Whiting Awards

Since 1985, the Foundation has supported creative writing through the Whiting Awards, which are given annually to ten emerging writers in fiction, nonfiction, poetry, and drama.

News & Reviews

The Iowa Review interviews Tracy K. Smith

Smith discusses her relationship to faith and using poetry to engage with questions of America. 

The New Inquiry interviews Leopoldine Core

In The New Inquiry, Core explains how her dyslexia has impacted her reading for the better, and reveals her favorite George Harrison song. 

“The Next World and the Next” by Alice Sola Kim

For Lena Dunham's newsletter Lenny, Alice Sola Kim imagines a beautiful and dark future world, one in which “everyone is dreaming very busily.”

“Melancholia” by Dana Levin

In Willow Springs, Levin asks, “What is a father? What is a star?” in her ode to fathers, daughters, and family.

“The New Critics and the Barbarians” by Morgan Meis

In Image Journal, Meis delves into the "withdrawal of the thinker-of-faith from the public realm." 

Vulture interviews Stephen Adly Guirgis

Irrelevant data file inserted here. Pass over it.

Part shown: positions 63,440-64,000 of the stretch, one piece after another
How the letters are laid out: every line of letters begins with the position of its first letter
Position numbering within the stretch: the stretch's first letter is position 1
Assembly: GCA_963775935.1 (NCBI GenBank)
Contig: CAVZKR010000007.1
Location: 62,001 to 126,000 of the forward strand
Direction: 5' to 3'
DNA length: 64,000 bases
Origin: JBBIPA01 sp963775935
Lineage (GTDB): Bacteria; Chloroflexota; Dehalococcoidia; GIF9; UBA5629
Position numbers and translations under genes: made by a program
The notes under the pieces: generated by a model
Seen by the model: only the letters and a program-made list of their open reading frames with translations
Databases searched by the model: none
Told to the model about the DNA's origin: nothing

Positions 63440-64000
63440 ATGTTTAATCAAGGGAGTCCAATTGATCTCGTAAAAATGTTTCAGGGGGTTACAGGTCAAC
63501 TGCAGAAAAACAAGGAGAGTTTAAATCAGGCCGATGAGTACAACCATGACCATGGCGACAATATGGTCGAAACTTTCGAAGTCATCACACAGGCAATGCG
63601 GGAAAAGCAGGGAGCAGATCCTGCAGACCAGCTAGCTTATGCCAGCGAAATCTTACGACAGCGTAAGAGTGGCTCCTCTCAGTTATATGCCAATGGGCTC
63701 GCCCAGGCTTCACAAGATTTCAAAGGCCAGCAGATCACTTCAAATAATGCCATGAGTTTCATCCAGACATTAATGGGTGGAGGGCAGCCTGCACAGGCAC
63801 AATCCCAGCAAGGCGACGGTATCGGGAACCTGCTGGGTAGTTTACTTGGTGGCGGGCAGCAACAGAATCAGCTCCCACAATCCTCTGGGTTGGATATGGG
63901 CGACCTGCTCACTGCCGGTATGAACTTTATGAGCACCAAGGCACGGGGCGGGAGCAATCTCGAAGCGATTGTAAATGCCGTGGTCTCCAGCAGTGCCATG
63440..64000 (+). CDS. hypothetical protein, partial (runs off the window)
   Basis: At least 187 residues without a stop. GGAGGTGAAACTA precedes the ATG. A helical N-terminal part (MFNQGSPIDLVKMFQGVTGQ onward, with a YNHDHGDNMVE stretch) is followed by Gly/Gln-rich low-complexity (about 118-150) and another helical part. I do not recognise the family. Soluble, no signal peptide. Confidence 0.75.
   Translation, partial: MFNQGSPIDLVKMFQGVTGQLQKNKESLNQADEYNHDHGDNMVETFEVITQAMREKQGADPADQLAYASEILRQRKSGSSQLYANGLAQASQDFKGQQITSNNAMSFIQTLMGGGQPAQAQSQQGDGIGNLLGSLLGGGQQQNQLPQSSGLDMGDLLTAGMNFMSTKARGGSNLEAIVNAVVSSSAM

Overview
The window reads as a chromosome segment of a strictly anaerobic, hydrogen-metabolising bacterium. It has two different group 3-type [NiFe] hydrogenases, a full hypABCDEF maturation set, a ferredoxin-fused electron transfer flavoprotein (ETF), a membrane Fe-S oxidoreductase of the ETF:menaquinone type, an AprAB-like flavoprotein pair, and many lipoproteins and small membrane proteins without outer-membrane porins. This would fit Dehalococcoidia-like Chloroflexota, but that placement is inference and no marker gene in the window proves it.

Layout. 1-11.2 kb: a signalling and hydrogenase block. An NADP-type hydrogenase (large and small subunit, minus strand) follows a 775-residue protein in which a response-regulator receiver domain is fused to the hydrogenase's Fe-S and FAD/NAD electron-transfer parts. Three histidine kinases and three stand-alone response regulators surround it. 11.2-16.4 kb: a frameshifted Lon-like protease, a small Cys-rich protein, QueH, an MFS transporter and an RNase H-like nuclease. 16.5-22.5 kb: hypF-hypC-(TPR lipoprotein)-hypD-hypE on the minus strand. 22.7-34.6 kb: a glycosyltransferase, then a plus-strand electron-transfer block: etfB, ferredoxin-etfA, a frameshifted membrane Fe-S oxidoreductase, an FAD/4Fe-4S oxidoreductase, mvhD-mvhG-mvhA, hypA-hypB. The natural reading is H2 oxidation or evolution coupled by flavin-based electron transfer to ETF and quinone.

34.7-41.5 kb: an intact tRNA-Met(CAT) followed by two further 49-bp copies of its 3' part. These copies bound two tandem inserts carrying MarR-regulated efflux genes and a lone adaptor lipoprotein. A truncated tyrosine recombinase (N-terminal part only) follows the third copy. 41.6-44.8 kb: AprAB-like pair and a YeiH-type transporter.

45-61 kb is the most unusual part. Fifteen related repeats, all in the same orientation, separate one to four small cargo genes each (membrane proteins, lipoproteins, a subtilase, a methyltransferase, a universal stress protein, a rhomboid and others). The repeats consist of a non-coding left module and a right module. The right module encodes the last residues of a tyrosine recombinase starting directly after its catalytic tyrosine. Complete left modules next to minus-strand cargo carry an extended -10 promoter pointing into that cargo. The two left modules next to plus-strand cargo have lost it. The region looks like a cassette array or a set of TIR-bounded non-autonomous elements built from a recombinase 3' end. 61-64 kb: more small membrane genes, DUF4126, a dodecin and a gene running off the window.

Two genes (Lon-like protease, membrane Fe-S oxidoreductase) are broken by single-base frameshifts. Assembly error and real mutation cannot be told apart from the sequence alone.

Guirgis discusses his new Netflix show, The Get Down, creating coming-of-age stories for television, and memorizing the lyrics to "Rapper's Delight” as a teen. 

“The Poet’s Gaze” by Roger Reeves

In NewCity Lit, Reeves discusses activism as a form of world-building much like writing, and why he believes protest is the “text of the future.”

Broadway premiere of Marvin’s Room by Scott McPherson

The story of two estranged sisters who reunited after 18 years after one is diagnosed with leukemia, award-winning Marvin’s Room will premier at Roundabout Theatre Company in June 2017.

“The Last Time I Saw Basquiat” by Luc Sante

In The New York Review of Books, Luc Sante remembers the canned food Jean-Michel Basquiat devoured and pieces by the artist Sante was glad he couldn't sell. 

“Body Amor: An Exhibit at FIT Considers the Durable Influence of Uniforms” by Alice Sola Kim

In the Village Voice, Alice Sola Kim reviews the Fashion Institute of Technology's "Body Armor" exhibit, an "anti-celebration of the goopy, leaky, tender fragility of bodies."

Scroll reviews What is Remembered by Suketu Mehta

Scroll calls Mehta’s novel about the immigrant experience “delicious” and declares that, “expectations are high, and, let it be said, the breathless prose, so American in its energy, doesn’t let you down.”

VICE interviews Colson Whitehead

Whitehead discusses why he couldn’t have written The Underground Railroad in his 20s, and his theory that, in regards to writing fiction, “you’re always putting the good and bad parts of yourself in the characters to make them real.”